I have been looking around to find a way to calculate the longest line within a polygon.

Determining longest line segment within polygon that passes through its centroid? and Calculating maximum distance within polygon in x-direction (east-west direction) in PostGIS? is what I found on here however these are quite advanced solutions. Also they are pretty old (5 and 6 years).

Is there by now a pre made library or github repository that I can use to do this or is there no other way then to write it myself?

Secondly, if I have to do it myself, could anybody post some kind of pseudo code or plan that I can follow.

I am trying to understand the second link at the moment but i'm having a hard time.

  • In answer to your first question, I don't think the algorithm will have been improved on, so it being a few years old isn't relevant. So, is your question can someone convert this R code to some other (unspecified) language or point me to a github repository of the same or is there another third party tool, such as in whyzar's answer. Commented Sep 26, 2017 at 19:13
  • I understand that the method hasn't changed. The question is, is there an pre-build option right now, such as whyzar's answer. I believe GME is dependent on Arc? I would prefer an answer not being dependent on Arc, but will look into his answer.
    – ArnJac
    Commented Sep 26, 2017 at 19:15
  • You should state this preference for not using anyting ESRI-based as an edit to the question, as there are many potential answers to such a broad question. I have never heard of GME before, though apparently it might mean Geospatial modelling environment. Commented Sep 26, 2017 at 19:17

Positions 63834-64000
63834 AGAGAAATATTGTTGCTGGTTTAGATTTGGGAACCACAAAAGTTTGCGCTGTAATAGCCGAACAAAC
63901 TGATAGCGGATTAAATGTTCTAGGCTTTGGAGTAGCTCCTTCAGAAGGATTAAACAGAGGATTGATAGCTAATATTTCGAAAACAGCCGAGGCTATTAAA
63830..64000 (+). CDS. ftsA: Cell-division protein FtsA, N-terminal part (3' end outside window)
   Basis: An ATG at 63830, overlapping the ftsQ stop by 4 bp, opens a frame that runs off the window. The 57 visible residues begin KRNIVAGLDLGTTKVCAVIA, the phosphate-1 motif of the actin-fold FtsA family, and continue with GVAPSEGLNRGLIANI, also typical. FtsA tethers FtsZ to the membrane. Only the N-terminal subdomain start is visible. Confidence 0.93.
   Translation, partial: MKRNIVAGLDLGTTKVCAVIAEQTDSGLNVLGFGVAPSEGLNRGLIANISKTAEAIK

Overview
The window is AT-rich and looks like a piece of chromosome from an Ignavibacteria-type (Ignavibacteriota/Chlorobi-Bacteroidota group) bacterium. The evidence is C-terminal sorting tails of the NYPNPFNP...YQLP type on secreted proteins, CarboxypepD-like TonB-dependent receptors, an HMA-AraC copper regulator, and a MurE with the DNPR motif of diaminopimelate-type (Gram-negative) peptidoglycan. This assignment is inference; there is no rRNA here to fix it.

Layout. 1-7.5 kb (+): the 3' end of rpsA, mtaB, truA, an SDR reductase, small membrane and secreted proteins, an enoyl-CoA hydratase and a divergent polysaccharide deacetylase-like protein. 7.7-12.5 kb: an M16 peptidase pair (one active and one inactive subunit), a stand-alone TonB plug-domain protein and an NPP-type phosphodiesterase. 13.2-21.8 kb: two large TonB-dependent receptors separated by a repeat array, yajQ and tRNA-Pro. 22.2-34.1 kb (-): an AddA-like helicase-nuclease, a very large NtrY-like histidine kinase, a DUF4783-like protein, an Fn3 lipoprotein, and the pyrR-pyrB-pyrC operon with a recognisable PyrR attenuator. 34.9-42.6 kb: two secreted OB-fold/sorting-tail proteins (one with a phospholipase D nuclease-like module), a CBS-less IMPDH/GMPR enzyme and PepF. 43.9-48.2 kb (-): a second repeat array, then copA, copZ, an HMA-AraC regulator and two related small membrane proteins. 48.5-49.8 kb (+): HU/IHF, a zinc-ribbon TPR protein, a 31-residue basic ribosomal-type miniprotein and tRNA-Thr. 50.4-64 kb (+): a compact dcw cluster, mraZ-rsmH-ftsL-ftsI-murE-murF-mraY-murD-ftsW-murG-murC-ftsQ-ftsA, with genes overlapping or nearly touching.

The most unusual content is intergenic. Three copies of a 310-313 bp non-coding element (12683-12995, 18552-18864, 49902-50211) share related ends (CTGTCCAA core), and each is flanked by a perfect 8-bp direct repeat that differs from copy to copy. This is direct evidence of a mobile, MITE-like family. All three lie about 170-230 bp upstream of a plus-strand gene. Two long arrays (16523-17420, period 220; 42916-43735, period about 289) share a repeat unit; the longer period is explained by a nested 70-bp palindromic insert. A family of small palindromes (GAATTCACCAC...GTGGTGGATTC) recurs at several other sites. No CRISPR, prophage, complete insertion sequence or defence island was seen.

• 1
    I think this is too broad for focused Q&A because the first question seeks a software recommendation whereas the second is more like seeking an algorithm. It is only tagged with the latter and the only answer seems to target the former.
    – PolyGeo
    Commented Sep 26, 2017 at 19:38
  • You are right. I will mark the answer as correct and try to make GME work. If necessary I will ask another question with exclusion of Arc.
    – ArnJac
    Commented Sep 26, 2017 at 19:47

1 Answer 1


This option, from GME, the will allow you to:

Determines the longest line that can be position within the bounds of a polygon, crossing no edges

geom.polygonfetch (Calculate Fetch In Polygons)

This tool estimates the longest straight line that can be positioned within a polygon, without crossing any edges. It corresponds to the 'fetch' of a lake: the longest stretch of water over which waves can build up as a function of wind action. The calculation is based on evaluating the lines created by connecting all pairs of non-neighbouring vertices and retaining the longest line that does not cross any interior or exterior boundaries of the polygons. This is a brute force algorithm that can take a long time for very complex polygons (e.g. polygons with more than 1000 vertices).

The 'where' clause can be used to define a subset of polygons to process. See the 'where' section for further details on how to formulate a where clause.

Here is the syntax:

geom.polygonfetch(in, uidfield, out, [where]);

in the input polygon data source
uidfield the unique ID field of the input feature data source
out the output line data source
[where] the selection statement that will be applied to the line feature data source to identify a subset of lines to process (see full Help documentation for further details)

Here is an example input:

geom.polygonfetch(in="C:\data\lakes.shp", out="C:\data\fetch.shp", uidfield="LAKEID");

geom.polygonfetch(in="C:\data\lakes.shp", out="C:\data\fetch.shp", uidfield="LAKEID", where="AREA > 10000");

  • Nice and complete! This seems to be what I need. However it is dependent on Arc right? I'm trying to run it from ubuntu. There might be a workaround but I would prefer a non Arc solution.
    – ArnJac
    Commented Sep 26, 2017 at 19:16
  • Perhaps edit your post, it doesn't say that you are after straight line. If so, mention of centroid is not relevant, because centroid might very well sit outside polygon.
    – FelixIP
    Commented Sep 26, 2017 at 19:56

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